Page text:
Music Hall reopens after extensive renovations

Music Hall reopens after 14 months of renovations (WKRC)

OVER-THE-RHINE, Ohio (WKRC) - Music Hall reopened on October 6 after an extensive renovation to restore it to its original glory.

The lights are back on at Music Hall for the first time after more than a year of renovations and now the historic gem is ready to reopen.

The inside of the Music Hall is transformed. The stage is wider and brings performances closer to the audience. The old chandelier was taken down to upgrade and it now sparkles. Each crystal was hand cleaned and led lights were added.

Chris Pinelo, a VP with the Cincinnati Symphony Orchestra, says the mural above the chandelier will be more visible.

“The painting above the chandler was restored. It’s 70 percent brighter than it was prior the renovation," said Pinelo.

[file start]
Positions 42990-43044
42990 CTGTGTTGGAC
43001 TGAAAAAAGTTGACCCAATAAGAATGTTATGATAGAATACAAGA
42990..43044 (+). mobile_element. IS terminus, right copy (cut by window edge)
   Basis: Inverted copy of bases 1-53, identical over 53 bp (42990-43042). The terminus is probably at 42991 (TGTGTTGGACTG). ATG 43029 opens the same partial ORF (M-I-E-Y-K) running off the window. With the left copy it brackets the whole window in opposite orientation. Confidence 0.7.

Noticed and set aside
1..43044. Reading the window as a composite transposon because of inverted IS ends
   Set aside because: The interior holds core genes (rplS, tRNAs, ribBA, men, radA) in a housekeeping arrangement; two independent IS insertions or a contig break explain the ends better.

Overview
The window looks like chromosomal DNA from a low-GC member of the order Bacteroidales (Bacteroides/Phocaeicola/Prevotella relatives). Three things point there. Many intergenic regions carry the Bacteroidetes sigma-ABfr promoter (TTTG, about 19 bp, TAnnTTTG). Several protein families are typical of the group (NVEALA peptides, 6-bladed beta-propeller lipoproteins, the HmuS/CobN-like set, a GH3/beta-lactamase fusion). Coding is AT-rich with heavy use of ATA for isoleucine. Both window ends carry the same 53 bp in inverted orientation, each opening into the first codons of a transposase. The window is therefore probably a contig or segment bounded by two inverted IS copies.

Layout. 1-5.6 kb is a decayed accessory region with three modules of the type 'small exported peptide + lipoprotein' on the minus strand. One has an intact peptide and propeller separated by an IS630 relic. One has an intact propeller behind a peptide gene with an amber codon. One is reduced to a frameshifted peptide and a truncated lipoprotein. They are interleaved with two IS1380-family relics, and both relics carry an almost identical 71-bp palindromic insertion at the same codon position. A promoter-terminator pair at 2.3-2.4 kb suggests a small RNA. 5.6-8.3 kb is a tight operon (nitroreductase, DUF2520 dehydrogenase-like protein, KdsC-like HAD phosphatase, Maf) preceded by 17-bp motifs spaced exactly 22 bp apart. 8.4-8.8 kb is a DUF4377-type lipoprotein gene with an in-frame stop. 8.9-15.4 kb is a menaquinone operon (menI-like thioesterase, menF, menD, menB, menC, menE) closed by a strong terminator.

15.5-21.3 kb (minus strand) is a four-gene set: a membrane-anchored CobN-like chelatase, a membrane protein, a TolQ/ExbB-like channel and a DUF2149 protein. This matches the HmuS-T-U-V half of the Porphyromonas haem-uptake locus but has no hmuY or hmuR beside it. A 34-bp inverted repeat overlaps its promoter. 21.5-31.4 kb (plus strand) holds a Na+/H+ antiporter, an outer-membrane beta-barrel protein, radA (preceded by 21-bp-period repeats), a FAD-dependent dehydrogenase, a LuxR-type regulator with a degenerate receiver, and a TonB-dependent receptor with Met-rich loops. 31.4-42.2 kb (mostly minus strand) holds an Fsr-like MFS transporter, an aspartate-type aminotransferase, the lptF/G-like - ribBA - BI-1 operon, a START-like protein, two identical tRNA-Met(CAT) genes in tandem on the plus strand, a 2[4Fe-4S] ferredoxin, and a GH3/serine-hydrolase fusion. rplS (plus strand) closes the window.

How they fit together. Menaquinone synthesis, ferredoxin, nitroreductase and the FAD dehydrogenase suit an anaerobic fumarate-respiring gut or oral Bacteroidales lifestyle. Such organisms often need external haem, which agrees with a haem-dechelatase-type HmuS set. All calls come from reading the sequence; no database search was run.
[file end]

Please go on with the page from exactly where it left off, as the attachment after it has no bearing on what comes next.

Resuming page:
A special group of supporters were invited for a first look. The Earl’s have had season tickets for almost 40 years, Mills got to check out his new wider and more comfortable seat.

“Oh yeah, much better. We helped decide which ones. When they had them on display we voted for these seats," said Mills.

The 16-month renovation touched every area of the 139 year old iconic structure. 31,000 square feet of space was added.

Not by expanding the footprint but by taking advantage of unused space. An outside parking lot is now the Taft Suite. The gathering space showcases panels from the original 1878 wood organ. Pinelo says “of course it’s a renovation this is a vibrant modern community gathering place but there is so much history here. Steeped in history and part of this project was a restoration.”

The restoration and preservation cost $143 million, $80 million came from private donors, the rest was paid for by many of us.

“The city and taxpayers are the largest single donor to the renovations of music hall. I think that’s important that this be a building for the public," said Cincinnati Mayor John Cranley.

This is the first complete update of the building in more than 40 years. It had been on a list of one of America’s most endangered historic places.

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